Picture Exchange Communication System® (PECS®)

 pecs

I’m sure many of you might be thinking what exactly is PECS? PECS is a form of augmentative and alternation communication that is used to help individuals, who have limited or no functional communication skills, to learn in a systematic and evidenced based manner. PECS can help with the development of speech, and most likely achieve a reduction in behavior issues. Below is a flow chart to decide if your child is a good candidate for PECS (click on the flowchart for a clearer view):

pec-flowchart

Copyright, 2012 by Pyramid Educational Consutlants (www.pecs.com).

What are the Benefits of PECS?

  • PECS teaches an easier way to communicate
  • PECS makes it easier for children to request their wants/needs
  • Can decrease challenging behaviors
  • Can encourage speech
  • It focuses on initiation
  • It is easily understood by everyone
  • Evidenced-based

How Does PECS work?

PECS is taught through 6 phases:

Phase I: Physical Exchange

The goal in this phase is to initiate communicative interaction and to teach the student HOW to communicate. Picture discrimination is not required in this phase- it is simply learning the rules of communication

Once the student shows initiation, we need to teach the motor response to:

  • Pick up
  • Reach
  • Release

This phase is taught using a 2 person prompt procedure. The physical prompter waits for initiation then prompts the pickup, reach, and release procedure. The communicative partner puts out their empty hand to provide information as to where to put the picture and delivers the reinforcer within half a second, labels the item and praises student.

Phase II: Distance and Persistence

The goal in this phase is to teach the student to persist across obstacles. In this phase each student should have a book. The student should be taught to travel to the communicative partner with their book or to get the picture from the book, and from room to room with the book. It is important to note to never say “get your book.”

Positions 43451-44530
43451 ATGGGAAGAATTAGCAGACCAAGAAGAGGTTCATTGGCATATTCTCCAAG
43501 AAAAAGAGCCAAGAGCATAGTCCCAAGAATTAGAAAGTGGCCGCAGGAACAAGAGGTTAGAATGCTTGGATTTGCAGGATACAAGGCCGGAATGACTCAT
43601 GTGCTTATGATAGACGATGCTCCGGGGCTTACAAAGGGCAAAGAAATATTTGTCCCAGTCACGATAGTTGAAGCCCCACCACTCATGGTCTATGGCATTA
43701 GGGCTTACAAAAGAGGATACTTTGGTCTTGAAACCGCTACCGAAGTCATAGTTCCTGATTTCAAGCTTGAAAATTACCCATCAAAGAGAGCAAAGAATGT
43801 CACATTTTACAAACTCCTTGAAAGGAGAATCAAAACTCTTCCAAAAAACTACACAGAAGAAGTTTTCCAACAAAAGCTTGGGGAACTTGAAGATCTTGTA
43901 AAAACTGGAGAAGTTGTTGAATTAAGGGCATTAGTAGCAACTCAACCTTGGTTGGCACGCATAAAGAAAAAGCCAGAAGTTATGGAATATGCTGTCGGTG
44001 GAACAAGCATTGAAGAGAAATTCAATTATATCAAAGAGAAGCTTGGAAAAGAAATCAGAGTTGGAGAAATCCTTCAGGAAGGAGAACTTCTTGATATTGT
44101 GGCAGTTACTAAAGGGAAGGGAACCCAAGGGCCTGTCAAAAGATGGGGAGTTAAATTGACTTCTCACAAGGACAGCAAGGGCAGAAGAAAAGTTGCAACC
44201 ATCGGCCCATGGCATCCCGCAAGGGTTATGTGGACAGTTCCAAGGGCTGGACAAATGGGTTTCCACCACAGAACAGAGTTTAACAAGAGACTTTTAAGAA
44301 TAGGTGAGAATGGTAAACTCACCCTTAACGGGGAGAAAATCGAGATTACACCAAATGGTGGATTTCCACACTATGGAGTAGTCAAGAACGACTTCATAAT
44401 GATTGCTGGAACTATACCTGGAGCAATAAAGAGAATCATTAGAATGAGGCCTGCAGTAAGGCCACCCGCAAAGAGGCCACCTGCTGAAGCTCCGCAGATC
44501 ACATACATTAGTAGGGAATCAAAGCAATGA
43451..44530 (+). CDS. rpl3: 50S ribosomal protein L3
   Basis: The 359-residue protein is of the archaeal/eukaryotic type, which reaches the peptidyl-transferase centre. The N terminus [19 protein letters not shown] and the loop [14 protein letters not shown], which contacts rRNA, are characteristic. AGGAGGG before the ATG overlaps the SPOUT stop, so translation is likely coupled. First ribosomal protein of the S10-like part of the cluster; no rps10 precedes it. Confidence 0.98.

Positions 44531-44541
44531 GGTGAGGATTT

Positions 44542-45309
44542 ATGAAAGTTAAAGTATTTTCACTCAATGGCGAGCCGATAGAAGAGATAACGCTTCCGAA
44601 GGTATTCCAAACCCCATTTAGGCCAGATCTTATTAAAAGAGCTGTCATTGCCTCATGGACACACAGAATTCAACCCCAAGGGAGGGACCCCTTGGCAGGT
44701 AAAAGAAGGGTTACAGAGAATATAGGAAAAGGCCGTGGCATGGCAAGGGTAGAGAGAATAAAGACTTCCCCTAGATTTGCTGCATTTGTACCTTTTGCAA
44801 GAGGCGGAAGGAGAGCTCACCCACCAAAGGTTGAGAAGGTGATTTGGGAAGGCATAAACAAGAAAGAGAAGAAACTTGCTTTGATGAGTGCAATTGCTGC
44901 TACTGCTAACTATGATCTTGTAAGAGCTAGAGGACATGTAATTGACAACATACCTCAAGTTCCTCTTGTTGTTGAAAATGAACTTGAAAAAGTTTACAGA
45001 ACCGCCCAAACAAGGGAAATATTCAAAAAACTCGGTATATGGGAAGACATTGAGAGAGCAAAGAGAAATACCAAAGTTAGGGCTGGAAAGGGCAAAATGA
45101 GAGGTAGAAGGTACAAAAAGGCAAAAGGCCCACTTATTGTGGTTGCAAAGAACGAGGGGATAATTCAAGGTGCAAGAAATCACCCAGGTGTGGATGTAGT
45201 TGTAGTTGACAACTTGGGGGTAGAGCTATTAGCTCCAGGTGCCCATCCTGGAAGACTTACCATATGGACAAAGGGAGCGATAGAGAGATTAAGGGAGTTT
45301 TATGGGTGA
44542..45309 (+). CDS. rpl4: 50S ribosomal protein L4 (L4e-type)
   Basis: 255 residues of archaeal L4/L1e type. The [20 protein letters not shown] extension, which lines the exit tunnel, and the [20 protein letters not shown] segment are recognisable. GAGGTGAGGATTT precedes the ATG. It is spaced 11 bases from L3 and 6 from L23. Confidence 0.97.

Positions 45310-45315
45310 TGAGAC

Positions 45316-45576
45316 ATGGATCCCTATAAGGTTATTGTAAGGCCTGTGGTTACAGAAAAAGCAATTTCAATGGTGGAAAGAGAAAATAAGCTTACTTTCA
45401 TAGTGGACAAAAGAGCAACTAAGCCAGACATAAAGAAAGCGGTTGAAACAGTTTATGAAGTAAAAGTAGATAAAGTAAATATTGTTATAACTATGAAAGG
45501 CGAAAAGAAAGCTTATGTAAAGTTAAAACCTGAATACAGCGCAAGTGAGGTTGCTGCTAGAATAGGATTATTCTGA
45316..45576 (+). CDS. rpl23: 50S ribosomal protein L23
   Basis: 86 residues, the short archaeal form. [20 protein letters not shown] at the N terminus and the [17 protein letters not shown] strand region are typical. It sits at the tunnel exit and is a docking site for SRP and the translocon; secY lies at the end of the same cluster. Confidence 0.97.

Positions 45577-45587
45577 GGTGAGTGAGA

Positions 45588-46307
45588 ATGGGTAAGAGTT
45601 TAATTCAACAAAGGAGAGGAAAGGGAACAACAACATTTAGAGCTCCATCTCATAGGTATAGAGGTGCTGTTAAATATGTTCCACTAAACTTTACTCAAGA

Phase III: Discrimination

The goal in this phase is to teach the student to choose from all the pictures on or in the book. Only one teacher is needed in this phase.

IIIA: Simple Discrimination

In phase 3A motivation is the key part in getting the student to choose the correct picture to get the desired item. The student will learn a new skill, which is choosing the correct picture of the desired item or activity and not choosing the picture of the non-preferred item. The pictures should be rearranged after each correct trial and kept in the same position after an incorrect trial. If the student gets an error a specific error correction procedure is applied.

IIIB: Discrimination between multiple pictures of preferred items

In phase 3B the student will demonstrate a correspondence between the picture and the chosen item. To determine whether the student’s actions match the request a “correspondence check” is performed. If the student reaches for the non-corresponding item then the communication partner will block it and perform the error correction.

Phase IV: Sentence Structure

In this phase the goal is to build towards spontaneous commenting by having the student construct and exchange the Sentence Strip. In this phase an “I want” picture is introduced. The student is taught to put the “I want” picture on the strip, add the reinfocer picture, and then to remove the strip and exchange the strip. After the exchange, the student points to each picture as they read the strip and the teacher delivers the reinforcer.

Attributes: Descriptive Vocabulary

In this phase the goal is to use attributes to request specific reinforcers using colors, shapes, sizes, action words, etc.

Phase V: Responsive Requesting

In this phase, the goal is to alternate between opportunities for spontaneous requesting and answering, “what do you want?”

 Phase VI: Commenting

In this phase, the long-term goal is for the student to spontaneously comment about the world around him. This phase is difficult for many students who do not respond to social reinforcement. In order to make it more reinforcing first have the student answer questions that are motivating to him, such as:

  • What do you see?
  • What is it?
  • What do you smell?

Please see Pyramid Educational Consultants, Inc. at pecsproducts.com for the PECS Training Manual and other resources to make implementation more efficient. For more information about PECS and PECS training go to pecsusa.com or contact Pyramid at pyramidus@pecs.com or 888-732-7462 (toll free).

Adapted from:
Frost, L.A., & Bondy, A. S. (2002). The Picture exchange communication system training manual (2nd ed.). Newark, DE: Pyramid Educational Consultants

 

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